|Many states require all horses to have a Coggins test pulled each year, even if they don’t travel. Photo: Leslie Potter|
In August, 40 cases of Equine Infectious Anemia (EIA) were found at an Arkansas ranch. The remaining horses at the ranch are in quarantine.
In Arkansas, horses are required to have a Coggins test pulled every 12 months. The owner of the affected ranch hadn’t had the full herd tested in approximately five years. The horses had retired from competing and new horses rarely came to the farm, making for a fairly insular environment. However, because most of the horses had not been tested in years, it’s possible that the disease was incubating in unaffected carriers in the herd, according to Arkansas State Veterinarian George Pat Badley, DVM.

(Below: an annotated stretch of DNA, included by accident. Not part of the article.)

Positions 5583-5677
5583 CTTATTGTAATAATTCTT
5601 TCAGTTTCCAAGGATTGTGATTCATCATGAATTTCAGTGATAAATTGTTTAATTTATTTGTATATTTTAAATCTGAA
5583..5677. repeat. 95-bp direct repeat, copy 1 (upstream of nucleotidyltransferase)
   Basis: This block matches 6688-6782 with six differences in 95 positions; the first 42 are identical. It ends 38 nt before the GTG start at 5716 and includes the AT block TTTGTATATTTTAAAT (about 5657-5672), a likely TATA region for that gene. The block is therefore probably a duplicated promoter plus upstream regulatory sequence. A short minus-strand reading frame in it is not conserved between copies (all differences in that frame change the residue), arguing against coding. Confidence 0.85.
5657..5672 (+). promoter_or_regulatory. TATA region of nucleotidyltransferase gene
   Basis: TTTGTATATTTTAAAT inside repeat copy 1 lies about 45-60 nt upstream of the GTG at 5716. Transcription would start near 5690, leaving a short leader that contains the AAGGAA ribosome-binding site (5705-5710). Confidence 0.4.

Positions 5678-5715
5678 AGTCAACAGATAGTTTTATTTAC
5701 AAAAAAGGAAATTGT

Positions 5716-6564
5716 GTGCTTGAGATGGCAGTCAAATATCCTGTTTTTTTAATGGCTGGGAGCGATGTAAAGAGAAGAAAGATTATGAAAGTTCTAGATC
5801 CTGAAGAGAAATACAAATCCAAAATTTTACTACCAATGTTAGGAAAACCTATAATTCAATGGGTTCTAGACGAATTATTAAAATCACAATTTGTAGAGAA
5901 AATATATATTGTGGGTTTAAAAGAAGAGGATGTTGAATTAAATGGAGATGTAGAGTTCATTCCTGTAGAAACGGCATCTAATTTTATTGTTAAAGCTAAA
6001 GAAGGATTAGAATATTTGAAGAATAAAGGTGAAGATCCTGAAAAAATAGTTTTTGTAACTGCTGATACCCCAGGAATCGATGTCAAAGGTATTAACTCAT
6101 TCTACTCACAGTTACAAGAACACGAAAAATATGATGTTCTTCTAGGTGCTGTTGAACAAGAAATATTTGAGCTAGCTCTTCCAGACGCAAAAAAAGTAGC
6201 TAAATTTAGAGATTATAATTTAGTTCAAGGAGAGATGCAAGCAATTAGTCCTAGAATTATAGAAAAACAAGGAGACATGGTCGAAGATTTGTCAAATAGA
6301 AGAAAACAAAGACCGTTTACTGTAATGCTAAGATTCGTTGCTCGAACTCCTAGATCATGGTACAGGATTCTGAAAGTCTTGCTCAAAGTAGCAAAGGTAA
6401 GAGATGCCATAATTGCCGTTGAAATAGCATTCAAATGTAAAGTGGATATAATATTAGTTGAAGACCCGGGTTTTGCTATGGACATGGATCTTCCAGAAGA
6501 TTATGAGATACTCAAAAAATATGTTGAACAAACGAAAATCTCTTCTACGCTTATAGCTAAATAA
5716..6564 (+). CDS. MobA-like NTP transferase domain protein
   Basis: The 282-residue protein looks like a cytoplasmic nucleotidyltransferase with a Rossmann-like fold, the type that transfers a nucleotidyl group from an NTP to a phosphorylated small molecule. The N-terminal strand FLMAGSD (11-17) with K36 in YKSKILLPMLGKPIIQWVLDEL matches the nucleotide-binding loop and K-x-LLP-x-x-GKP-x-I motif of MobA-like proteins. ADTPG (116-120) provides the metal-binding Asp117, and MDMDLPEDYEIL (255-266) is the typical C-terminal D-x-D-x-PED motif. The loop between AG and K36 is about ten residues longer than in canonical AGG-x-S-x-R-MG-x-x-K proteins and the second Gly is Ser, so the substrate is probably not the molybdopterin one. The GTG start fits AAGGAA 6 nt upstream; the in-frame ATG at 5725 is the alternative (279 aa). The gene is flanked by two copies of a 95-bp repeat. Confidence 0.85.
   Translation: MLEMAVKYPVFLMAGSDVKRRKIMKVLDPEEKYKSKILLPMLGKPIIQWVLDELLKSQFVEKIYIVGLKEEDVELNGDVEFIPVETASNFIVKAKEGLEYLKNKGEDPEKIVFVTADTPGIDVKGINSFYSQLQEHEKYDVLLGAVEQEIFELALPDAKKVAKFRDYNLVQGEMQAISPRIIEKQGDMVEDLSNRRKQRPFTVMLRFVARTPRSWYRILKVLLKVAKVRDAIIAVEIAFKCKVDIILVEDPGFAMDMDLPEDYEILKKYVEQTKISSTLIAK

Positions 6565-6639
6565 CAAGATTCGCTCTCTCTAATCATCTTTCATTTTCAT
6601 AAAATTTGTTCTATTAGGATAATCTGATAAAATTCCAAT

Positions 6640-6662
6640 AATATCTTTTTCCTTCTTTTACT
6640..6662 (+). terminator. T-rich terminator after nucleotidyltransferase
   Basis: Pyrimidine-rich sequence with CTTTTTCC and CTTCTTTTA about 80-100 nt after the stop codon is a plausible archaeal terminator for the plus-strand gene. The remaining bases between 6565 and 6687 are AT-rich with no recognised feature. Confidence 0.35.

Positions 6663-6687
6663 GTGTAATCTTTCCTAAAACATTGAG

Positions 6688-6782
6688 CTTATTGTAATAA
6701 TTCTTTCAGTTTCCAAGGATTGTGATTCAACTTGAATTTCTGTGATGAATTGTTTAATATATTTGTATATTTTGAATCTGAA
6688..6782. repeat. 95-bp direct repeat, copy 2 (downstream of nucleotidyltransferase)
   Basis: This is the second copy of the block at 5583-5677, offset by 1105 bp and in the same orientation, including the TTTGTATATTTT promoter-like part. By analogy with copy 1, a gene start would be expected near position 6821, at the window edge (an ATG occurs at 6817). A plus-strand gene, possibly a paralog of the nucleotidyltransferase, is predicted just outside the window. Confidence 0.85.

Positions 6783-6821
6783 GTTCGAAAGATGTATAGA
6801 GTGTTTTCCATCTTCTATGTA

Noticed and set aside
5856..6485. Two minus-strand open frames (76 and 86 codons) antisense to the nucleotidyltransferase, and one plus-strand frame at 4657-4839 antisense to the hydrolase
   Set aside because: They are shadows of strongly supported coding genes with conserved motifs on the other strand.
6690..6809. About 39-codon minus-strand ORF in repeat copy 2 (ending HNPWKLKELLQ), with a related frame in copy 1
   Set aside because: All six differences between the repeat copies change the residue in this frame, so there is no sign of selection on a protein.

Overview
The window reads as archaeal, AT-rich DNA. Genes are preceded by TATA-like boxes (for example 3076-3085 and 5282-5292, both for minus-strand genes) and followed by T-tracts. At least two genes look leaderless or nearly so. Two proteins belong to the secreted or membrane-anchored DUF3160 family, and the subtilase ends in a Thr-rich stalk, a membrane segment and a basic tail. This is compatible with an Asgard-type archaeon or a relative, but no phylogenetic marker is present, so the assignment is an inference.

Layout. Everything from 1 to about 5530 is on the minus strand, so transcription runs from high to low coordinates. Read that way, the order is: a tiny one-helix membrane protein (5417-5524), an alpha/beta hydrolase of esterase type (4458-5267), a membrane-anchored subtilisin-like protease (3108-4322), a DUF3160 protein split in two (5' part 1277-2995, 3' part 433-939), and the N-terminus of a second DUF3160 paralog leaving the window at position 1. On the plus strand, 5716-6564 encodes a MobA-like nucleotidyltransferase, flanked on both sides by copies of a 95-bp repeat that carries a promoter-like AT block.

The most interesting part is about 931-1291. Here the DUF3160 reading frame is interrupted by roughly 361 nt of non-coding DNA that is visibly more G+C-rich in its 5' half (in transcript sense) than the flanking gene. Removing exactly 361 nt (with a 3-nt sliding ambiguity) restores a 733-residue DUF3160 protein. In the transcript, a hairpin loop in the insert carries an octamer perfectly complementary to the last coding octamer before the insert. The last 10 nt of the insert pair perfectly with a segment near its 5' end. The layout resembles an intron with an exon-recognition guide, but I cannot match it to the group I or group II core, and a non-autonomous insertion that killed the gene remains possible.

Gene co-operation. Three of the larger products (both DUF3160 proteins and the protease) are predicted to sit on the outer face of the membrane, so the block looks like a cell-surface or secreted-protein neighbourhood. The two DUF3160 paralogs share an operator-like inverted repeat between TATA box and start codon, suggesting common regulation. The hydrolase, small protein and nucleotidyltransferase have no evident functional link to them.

The most recent equine addition to the farm had arrived approximately six months ago. Veterinarians tested horses at the farm where that horse had previously lived and found no positive cases. Currently, they believe this outbreak is isolated.
All horse owners are encouraged to have their horses tested regularly. As part of standard biosecurity, farm owners should require any horse arriving on the property to show a recent, negative Coggins test.
Click here to read information about the outbreak from the Arkansas Livestock and Poultry Commission.